Richard Drew wanted to solve the problems they were having. Instead of giving up, he and his team created solutions to each one of their obstacles. First, they invented different machines that could coat the cellophane with adhesive without damaging the sheets. Second, they invented a different adhesive that would stay clear. Third, they experimented with primers and preparation methods before the adhesive was applied.
Persistence paid off. Or maybe it was “stick-to-itiveness.”
Richard Drew and his team created a new industry and one of the most used, most recognized products in the history of the world: “Scotch” tape, patented in 1930.
Timing Is Everything
Scotch tape was patented in 1930 and introduced during the Great Depression. It hardly needed marketing because everyone was trying to “make do” with what they had. Everything was mended and saved. Scotch tape was the “fixer” that everyone needed:
Cracked eggshells were held together, creating a seal so effective that pigeon and turkey eggs hatched normally.
The tops of milk bottles were covered over with tape.
Window shades were repaired.
Book pages were saved.
Torn dollar bills were mended.
Hems were held up.
Clothing was patched.
In 1946, an airplane rudder was repaired with Scotch tape.
Goodyear even put layers of Scotch transparent tape on its blimp as an anti-corrosive shield.
The War Effort and Marketing Without Product
Minnesota Mining and Manufacturing company had another problem. From 1941–1945, almost all its products were manufactured for the war effort. The innovative approach to problem-solving led to the creation of 100 new tapes, including one that could hold rivets in place while they were being attached, double-sided tape, and non-slip material for use on ships and factory floors.
Since tape products weren’t as readily available during the war, Minnesota Mining and Manufacturing Company ran advertisements that evoked patriotism, showing how products were being used to help us win. One ad explained the shortage problem AND presented an alternative: Tape was being used to help our military, a sacrifice a housewife understood. Since she couldn’t tape labels onto her jars of homemade jams and jellies, she and her husband could go back to the old-fashioned way of determining the flavor — putting their thumbs in.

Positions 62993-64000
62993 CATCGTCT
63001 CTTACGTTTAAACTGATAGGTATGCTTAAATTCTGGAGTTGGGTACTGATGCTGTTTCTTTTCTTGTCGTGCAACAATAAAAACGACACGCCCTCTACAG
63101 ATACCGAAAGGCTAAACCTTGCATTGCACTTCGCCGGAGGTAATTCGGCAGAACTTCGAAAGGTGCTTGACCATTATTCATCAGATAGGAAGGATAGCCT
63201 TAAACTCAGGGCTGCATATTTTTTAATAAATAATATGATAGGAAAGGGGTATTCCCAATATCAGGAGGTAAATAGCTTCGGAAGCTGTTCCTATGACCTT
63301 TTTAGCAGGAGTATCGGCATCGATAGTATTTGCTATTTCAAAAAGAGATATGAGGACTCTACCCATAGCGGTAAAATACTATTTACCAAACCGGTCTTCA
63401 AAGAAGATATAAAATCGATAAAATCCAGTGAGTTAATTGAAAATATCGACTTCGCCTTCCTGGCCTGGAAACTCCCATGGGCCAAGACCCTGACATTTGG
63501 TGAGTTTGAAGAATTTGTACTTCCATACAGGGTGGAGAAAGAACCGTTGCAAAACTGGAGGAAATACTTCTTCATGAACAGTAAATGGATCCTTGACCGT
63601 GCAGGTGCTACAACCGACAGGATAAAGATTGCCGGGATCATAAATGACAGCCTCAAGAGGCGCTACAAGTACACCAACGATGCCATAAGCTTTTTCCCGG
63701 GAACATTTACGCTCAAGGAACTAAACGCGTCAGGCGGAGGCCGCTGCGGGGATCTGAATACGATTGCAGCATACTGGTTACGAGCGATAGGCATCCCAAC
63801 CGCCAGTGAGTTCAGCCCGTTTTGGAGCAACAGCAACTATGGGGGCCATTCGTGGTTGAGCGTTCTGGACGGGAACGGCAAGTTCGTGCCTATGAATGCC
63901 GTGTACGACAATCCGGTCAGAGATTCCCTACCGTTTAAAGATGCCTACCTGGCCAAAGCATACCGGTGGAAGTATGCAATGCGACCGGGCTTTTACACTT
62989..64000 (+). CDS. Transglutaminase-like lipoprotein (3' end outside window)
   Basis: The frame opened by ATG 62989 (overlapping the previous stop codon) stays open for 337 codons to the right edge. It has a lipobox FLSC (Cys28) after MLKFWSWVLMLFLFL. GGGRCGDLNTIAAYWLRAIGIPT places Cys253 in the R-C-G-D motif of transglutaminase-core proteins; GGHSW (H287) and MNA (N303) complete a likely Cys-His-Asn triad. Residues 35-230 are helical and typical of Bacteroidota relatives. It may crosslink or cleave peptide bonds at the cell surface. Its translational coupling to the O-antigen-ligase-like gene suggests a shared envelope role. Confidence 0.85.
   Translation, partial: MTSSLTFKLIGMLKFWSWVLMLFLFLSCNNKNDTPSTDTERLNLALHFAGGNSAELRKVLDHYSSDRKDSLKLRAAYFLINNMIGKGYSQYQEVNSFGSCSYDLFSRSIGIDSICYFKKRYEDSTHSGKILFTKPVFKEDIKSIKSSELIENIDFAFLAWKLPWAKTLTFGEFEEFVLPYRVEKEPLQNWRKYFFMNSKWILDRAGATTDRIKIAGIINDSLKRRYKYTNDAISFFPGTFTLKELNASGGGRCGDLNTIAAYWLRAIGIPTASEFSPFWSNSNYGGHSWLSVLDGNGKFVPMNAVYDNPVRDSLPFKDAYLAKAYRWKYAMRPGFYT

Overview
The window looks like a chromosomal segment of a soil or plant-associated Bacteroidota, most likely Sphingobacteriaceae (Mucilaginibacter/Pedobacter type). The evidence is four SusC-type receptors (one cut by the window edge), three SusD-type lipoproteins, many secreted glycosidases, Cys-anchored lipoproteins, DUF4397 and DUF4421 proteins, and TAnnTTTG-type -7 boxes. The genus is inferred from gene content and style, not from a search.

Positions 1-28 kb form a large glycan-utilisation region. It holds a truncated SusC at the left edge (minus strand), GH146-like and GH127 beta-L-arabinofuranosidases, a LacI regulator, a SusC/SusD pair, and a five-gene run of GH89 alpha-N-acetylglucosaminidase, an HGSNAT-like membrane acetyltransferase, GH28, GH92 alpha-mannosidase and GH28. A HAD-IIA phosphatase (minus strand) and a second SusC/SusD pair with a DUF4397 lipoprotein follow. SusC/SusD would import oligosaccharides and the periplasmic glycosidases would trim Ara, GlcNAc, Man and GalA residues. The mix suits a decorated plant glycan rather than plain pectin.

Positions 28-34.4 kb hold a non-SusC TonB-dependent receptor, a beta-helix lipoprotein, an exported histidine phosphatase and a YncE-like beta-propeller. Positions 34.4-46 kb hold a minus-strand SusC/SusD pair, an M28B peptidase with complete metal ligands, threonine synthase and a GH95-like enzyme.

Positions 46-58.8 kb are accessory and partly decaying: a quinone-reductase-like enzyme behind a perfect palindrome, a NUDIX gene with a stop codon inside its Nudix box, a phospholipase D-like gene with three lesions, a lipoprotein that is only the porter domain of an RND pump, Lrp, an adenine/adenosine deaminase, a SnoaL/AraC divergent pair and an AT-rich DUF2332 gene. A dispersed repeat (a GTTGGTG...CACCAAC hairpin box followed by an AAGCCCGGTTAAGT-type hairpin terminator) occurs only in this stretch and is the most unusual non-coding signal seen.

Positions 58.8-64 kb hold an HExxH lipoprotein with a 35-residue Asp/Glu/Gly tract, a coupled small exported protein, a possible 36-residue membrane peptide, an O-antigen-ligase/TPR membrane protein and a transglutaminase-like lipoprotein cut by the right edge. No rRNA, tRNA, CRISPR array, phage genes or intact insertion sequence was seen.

The 15% Rule
Richard Drew’s boss told him not to spend time on his tape project by his boss, but when his former boss became the chairman of the Minnesota Mining and Manufacturing Company — since 2002 known as 3M — McKnight admitted he was wrong. Richard Drew had made the company MILLIONS of dollars, and all he had needed to do was have time to play with his project.
William McKnight instituted the 15% Rule, allowing employees to spend 15% of their work hours on a passion project — because now he understood that creativity and innovation require time. Silicone Valley companies followed suit, including Google.
Business case studies often cite the 15% Rule, noting that the inventions of Richard Drew demonstrate the need for time to follow our creative urges.
Time is important. No doubt about it. But the case studies shouldn’t miss the more obvious requirement for innovation: A person has to care enough about his customers to put in the time and energy to solve their problems. It’s compassionate problem-solving at the crux of innovation, not the amount of time available to work on it.
3M Is the House that Drew Built
Richard Drew’s invention of “masking” tape and Scotch cellophane tape was just the beginning of Minnesota Mining and Manufacturing Company’s stronghold. 3M manufactures more than 400 varieties of tape, glue, and spray adhesives.
Now a multi-billion dollar company, valued at more than $30 billion in 2015, 3M is recognized as one of America’s most admired companies: The Harvard Business Review notes,
“3M was awarded the US government’s highest award for innovation, the National Medal of Technology. Over a 20-year period, 3M’s gross margin averaged 51% and the company’s return on assets averaged 29%. 3M has consistently been highly ranked, often in the top 20, in Fortune magazine’s annual survey of “America’s Most Admired Corporations.”
One New Problem
Contemporary culture may look askance at the term “Scotch” tape. It wouldn’t be an easy job to re-brand a product that is a part of American culture. Over 90% of American homes use some brand of “Scotch” tape.
Hopefully, there’s another compassionate problem-solver out there ready to come up with innovative ideas, just as Richard Drew did ninety years ago.